AXIOM impresses in Abrahamsen’s haunting “Schnee”

Sat Feb 03, 2018 at 12:31 pm
Jeffrey Milarsky led AXIOM in Hans Abrahamsen's "Schnee" Friday night at xxxx.

Jeffrey Milarsky led AXIOM in Hans Abrahamsen’s “Schnee” Friday night at the Peter Jay Sharp Theater. Photo: Peter Konerga

Two years have passed since the Cleveland Orchestra and soprano Barbara Hannigan brought Hans Abrahamsen’s award winning Let Me Tell You to New York City. Events like that—the local premiere of a much-talked-about work—tend to set a figure on fire on the New York scene. Yet often they burn brighly but briefly.

While Let Me Tell You is a fine work, Abrahamsen’s greatest achievement so far is Schnee, for a nine-piece ensemble. This 2008 piece is, more than any other, the one that will likely cement his reputation for posterity.

In AXIOM’s last concert of the season Friday night at the Peter Jay Sharp Theater, the Juilliard new music ensemble, led by Jeffrey Milarsky, played Schnee, an ambitious performance that capped a run of concerts that have been some of the finest of the last several seasons.

Unlike most professional groups, AXIOM, being a student ensemble, has a rotating complement, as the young musicians earn their chamber music credit and move on to other things. Notwithstanding the type of talent that flows through Juilliard, this can risk disaster when tackling music like Schnee.

Abrahamsen’s gripping piece is difficult in the subtle ways of the most challenging music. It creates a unique sense of time and beauty, and does so via tremendous complexity in ensemble playing.

Schnee is a series of Canons broken up by Intermezzi, with a distorted mirror image ensemble that has a piano, violin, viola, and cello on one side of a percussionist, and a second piano with flute, clarinet, and oboe on the other. The Canons are played inside and between each smaller group.

These are not Bach’s Canons; Abrahmsen’s are tiny, the repetitions come at uneven and often extremely close temporal intervals. The basic musical material is as often timbre and rhythm as pitch.

This is clothed in an ascetic beauty similar to that found in Arvo Pärt’s music. It is a spun-glass sound. (Schnee means snow, and there is the feeling of falling snow quieting the landscape) The music is less about harmony and diatonicism than Pärt, yet there is the thread of a well-crafted, haunting theme running through it.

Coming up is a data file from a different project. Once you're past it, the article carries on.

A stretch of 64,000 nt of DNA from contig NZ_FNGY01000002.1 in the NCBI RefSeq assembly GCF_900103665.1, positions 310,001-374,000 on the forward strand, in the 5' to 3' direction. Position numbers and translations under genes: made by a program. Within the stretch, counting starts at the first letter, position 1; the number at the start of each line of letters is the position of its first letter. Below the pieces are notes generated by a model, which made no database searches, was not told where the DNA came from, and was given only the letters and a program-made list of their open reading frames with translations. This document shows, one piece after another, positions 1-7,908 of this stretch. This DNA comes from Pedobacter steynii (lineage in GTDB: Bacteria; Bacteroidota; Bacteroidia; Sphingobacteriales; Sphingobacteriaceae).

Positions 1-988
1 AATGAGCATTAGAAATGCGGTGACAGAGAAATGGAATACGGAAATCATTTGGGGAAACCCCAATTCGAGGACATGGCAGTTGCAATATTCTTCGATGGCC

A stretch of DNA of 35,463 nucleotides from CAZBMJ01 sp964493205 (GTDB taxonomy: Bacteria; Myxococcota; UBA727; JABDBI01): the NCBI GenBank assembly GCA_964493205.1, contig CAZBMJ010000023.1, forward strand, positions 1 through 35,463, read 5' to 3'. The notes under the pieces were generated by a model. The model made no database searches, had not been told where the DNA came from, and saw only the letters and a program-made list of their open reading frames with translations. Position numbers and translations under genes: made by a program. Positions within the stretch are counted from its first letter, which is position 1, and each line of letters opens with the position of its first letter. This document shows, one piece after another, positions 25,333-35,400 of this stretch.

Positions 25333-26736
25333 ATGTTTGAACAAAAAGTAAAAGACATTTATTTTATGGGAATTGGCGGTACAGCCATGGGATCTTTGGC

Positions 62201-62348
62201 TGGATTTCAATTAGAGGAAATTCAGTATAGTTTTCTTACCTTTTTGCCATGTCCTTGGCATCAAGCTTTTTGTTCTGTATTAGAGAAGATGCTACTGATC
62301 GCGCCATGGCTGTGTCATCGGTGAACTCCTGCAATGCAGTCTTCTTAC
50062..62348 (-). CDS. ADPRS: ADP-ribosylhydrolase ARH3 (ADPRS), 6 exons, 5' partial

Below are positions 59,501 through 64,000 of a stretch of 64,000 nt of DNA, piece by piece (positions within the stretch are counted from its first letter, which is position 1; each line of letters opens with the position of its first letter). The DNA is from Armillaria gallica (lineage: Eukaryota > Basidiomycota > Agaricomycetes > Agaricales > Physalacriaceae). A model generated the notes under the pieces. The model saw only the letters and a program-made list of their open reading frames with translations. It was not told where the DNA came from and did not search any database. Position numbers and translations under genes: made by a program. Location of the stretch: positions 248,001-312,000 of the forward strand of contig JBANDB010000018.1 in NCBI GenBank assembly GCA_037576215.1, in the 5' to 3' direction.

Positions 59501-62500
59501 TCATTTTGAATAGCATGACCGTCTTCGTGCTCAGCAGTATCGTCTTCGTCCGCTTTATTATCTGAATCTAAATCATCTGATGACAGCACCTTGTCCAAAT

Schnee is a powerful experience with a deep range of expression. For the musicians, there are exceedingly complex rhythms (like syncopated thirty-second note triplets) set in opposition to each other, and the need to focus on both the expressive intensity and the quiet dynamics of the music.

The student musicians were once again tremendously impressive. There is a superb recording of this piece from the Ensemble Recherche that will probably take years of familiarity with the music to better. AXIOM played Schnee differently—there is so much in the music that this can and should happen—with less swing than Recherche and more obstinate determination. That was a fine experience for Schnee, which often sounds like the equivalent of the sands of time running out.

There were some passing moments when the rhythms seemed tense, lacking in confidence, and the Intermezzi were not perfect. Abrahmsen made them as stretches where one first thinks the musicians are tuning up, then realizes they are playing the piece, and Friday night the  tuning up didn’t quite come off.

On top of the technical challenges, there is the difficulty in engaging with what the music does. This is not so hard for the listener–there is so much alluring, eerily gorgeous sound in the piece that the ear opens immediately. But for the musicians, the problem is how to think about it so that the expressive ideas come through.

That was the most impressive part of the performance, the directed intent and sense of purpose behind the playing. In the denser canons, like 2a and 2b, the ensemble sounded like master builders, erecting a complex and important structure. In the desolate Canon 3b (for the two pianos and a percussionist scraping a piece of paper across a table, marked “In Tai Chi tempo”), there was the feeling that the musicians were using metaphors to describe some incomprehensible thing.

Milarsky maintained exact tempo and subdivisions, cued as needed, but essentially let the musicians jump into deep waters, from where they all swam confidently to the shore.

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